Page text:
Page 30 Example: In order to test the effectiveness of a new vaccine, 50 volunteers are selected and divided into two groups. One group will be the control group and the other will be the experimental group. Both groups are given a pill to take that is identical in size, shape, color and texture. Describe the control group. Describe the experimental group. What variables are kept constant? What variable is being changed? Even though the volunteers are given identical looking pills, the control group will not actually receive the vaccine. This group will receive the vaccine. The size, shape, color, and texture of the pill. Whether or not the pill contains the vaccine.
Page 31 There are two variables in an experiment: a) The independent variable is the variable that is deliberately changed by the scientist. b) The dependent variable is the one observed during the experiment. The dependent variable is the data we collect during the experiment. This data is collected as a result of changing the independent variable. c) In the above example, what is the independent variable? It is the addition of the vaccine to the pills that were given to the volunteers. d) In the above example, what is the dependent variable? The observed health of the people receiving the pills.
Page 34 VOCABULARY 11. Controlled experiment – tests involving duplicates; one of which is a control 12. Experimental design – tests that include repeated trials, a large sample size, and objective data collection techniques “GOOD”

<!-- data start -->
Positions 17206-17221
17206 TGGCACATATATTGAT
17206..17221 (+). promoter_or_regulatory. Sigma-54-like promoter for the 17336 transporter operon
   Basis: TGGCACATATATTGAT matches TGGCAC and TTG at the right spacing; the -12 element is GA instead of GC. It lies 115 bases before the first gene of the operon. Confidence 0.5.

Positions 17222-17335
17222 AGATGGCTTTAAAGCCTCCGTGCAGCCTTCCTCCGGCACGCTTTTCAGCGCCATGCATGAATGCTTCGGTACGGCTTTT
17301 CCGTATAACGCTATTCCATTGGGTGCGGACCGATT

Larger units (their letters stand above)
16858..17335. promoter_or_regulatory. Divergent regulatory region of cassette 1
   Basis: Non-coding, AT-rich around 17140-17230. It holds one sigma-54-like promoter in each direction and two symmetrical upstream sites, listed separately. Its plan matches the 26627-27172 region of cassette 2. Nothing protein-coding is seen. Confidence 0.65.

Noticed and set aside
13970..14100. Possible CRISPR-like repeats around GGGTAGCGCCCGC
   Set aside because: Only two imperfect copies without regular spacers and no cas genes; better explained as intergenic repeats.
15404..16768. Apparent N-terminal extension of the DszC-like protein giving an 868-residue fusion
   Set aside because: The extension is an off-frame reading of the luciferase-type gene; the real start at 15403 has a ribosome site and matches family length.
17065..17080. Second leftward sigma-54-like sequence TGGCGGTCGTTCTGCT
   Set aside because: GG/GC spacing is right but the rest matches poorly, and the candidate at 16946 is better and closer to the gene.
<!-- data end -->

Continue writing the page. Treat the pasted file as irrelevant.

Page 35 Please return to page 5 “Recording and Analyzing Results”
Page 36 Step 4: Recording and Analyzing Results 1. The data that has been collected must be organized and analyzed to determine whether the data are reliable. 2. Does the data support or not support the hypothesis?
Page 38 Data Tables 1. Independent variable: Values are determined by the experiment’s design These are the variables that you manipulate Usually along the vertical side of the data table 2. Dependent variable: Data produced by the experiment It is dependent on the design of the experiment Usually reads along the horizontal side of the data table DEPENDENT VARIABLE INDEPENDENT VARIABLE
Page 39 GRAPHING 1. Independent variable: Values are determined by the experiment’s design These are the variables that you manipulate Always along the x-axis of the graph (horizontal axis) 2. Dependent variable: Data produced by the experiment It is dependent on the design of the experiment Always along the y-axis of the graph (vertical axis) DEPENDENT VARIABLE INDEPENDENT VARIABLE
Page 41 Please return to page 5 “Drawing Conclusions”
Page 42 Step 5: Drawing Conclusions The evidence from the experiment is used to determine if the hypothesis is proven or disproven. Experiments must be repeated over and over. When repeated, the results should always be the same before a valid conclusion can be reached.